Lecture 2-2 Defining and Measuring Poverty

Lecture 2-2 Defining and Measuring Poverty - Lecture 2-2...

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Unformatted text preview: Lecture 2-2 Defining and Measuring Poverty Instructor: Dr. Jin Wang Feb 16 th , 2011 Poverty and Growth ¡ Some believe that Economic growth is the best way to reduce poverty, so by focusing on economic growth, we can eradicate poverty. ¡ Other argue the opposite, economic growth does not benefit the poor ¡ Who is right? Is Growth Good for the Poor? ¡ We need to start with some definitions... ¢ What is Growth? Growth of what? ¢ What is “good”? What is GDP and What is Growth? ¡ GDP is the market value of all final goods and services produced within a country in a given period of time . ¡ The GDP is measured in the National Account Statistics of all the countries. ¡ Economic growth is measured by the growth of the Gross Domestic Product (GDP), divided by the number of people, i.e. the growth of per capita GDP (inflation adjusted). An Example on GDP and Growth ¡ The expenditure method: ¢ where did those goods go? ¡ GDP= Consumption + Investment + Government Spending + (Exports - Imports) ¡ ¢ PGDP: GDP/population, i.e. Per capita GDP ¡ Next, we will use HK as an Example to calculate GDP and growth 1 1 − − − = t t t PGDP PGDP PGDP Growth Example: What is the GDP for HK? Source: http://www.censtatd.gov.hk/ What is the Growth Rate from 2008-2009? Source: http://www.censtatd.gov.hk/ What is “good”? ¡ Dollar and Kray (2002) find that Growth increase the income of the poor on average equi- proportionally to that of every one: ¢ when GDP per capita increase by 10%, the income of the poor increase by 10%. ¢ e.g. if GDP was 1000 dollar per capita, and the poor were getting on average 200 dollars per capita, if GDP increases to 1100 dollars, the income of the poor will increase to 220 dollars. Do the poor benefit from rises in income proportionally? Source: Dollar and Kray (2002) Do the poor benefit from growth proportionally? Source: Dollar and Kray (2002) Interpretation and Caution ¡ The fact that this is true on average does not mean that this is always the case: there are large variation from countries to countries, and period to period: ¢ To take India for example, growth did not lead to a significant reduction of poverty in the 1990s. ¢ The rapid expansions in high-tech industries is likely to disproportionately benefit the well-educated. ¢ Growth in agriculture on which most poor people depend has been less rapid. What is “good”? ¡ When GDP increases by 100 dollars, the Poor’s quality of life, access to services, does not necessarily increase. ¡ for example the rate of child mortality reduction was much lower in the 1990s than in the 1980s, despite the fact that (income) poverty reduction was more rapid in the 1990s than in the 1980s....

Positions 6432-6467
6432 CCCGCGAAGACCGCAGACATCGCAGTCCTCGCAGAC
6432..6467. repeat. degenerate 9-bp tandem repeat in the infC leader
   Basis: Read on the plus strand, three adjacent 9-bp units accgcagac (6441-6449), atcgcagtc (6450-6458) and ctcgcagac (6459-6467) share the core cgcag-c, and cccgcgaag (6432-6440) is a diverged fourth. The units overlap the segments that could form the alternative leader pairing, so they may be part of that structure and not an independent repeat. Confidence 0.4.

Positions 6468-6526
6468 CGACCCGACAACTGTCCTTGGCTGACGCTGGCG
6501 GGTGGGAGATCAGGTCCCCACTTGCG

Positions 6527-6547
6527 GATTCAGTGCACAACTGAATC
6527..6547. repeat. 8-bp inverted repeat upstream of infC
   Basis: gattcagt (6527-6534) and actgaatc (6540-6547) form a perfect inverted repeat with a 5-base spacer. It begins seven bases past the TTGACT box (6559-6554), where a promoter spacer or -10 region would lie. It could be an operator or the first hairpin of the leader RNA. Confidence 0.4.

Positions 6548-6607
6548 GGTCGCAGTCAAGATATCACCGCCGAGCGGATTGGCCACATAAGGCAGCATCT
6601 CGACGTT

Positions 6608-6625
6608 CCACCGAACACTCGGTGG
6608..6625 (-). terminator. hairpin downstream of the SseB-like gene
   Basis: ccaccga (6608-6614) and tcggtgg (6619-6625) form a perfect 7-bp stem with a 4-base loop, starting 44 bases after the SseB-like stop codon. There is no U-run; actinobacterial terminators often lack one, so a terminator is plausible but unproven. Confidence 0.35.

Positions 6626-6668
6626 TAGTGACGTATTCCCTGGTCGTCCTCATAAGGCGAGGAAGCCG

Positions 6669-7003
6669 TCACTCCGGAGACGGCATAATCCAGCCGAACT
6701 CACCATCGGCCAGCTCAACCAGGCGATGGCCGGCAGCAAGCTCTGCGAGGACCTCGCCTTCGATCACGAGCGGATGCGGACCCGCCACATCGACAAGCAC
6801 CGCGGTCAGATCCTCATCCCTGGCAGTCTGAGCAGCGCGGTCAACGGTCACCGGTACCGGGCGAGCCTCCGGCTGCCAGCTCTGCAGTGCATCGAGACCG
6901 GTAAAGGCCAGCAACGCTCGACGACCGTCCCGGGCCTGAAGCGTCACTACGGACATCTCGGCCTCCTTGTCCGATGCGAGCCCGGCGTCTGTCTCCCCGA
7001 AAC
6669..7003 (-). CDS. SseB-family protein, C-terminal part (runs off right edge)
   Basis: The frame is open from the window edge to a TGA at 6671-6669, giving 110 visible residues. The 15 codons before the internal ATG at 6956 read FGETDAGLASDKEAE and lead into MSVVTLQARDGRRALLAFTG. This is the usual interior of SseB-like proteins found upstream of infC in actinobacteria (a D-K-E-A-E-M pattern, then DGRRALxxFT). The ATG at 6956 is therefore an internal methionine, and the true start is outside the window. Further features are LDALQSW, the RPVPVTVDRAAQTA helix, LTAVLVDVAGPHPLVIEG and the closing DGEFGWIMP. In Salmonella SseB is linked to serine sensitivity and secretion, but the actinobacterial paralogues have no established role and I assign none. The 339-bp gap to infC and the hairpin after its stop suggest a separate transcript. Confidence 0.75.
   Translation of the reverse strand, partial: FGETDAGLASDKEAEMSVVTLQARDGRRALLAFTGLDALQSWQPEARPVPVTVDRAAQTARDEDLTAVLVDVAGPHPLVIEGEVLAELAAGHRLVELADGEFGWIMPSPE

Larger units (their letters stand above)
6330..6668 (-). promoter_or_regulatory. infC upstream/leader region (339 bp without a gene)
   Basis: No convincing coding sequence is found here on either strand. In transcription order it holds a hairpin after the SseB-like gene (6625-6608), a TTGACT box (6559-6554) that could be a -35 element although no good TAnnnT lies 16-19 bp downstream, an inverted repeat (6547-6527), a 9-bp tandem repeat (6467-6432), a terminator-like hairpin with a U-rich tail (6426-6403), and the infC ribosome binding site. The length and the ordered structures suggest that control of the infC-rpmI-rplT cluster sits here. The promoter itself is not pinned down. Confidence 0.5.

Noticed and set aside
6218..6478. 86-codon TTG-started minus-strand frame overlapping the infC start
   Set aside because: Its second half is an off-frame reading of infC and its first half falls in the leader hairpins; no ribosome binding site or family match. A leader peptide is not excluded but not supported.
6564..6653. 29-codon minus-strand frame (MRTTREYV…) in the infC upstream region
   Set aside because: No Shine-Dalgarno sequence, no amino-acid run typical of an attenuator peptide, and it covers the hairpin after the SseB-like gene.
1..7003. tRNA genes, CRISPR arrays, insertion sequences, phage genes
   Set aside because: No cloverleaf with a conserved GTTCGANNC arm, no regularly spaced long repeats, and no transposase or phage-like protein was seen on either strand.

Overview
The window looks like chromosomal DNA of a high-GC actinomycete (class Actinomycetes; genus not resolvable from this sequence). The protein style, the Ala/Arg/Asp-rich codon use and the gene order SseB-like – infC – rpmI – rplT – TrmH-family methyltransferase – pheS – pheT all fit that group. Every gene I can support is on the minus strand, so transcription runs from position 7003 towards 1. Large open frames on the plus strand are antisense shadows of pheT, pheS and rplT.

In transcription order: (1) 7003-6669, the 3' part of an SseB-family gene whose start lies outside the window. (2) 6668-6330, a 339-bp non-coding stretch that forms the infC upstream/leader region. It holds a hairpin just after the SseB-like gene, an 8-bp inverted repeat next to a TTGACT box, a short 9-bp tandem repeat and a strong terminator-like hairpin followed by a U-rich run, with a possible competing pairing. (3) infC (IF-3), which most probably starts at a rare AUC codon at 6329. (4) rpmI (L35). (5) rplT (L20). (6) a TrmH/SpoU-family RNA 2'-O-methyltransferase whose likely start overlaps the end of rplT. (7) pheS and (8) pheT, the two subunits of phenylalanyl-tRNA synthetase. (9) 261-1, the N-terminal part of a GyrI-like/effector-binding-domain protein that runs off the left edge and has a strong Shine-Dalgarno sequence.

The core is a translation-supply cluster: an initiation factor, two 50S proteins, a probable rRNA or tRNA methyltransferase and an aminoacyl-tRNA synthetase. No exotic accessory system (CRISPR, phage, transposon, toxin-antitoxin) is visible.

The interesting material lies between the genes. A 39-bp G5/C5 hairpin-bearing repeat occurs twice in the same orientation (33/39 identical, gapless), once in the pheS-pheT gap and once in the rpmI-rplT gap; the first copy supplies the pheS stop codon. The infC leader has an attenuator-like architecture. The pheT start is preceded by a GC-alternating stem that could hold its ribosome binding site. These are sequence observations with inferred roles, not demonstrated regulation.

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This note was uploaded on 02/14/2012 for the course ISOM isom111111 taught by Professor Hong during the Spring '11 term at HKUST.

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Lecture 2-2 Defining and Measuring Poverty - Lecture 2-2...

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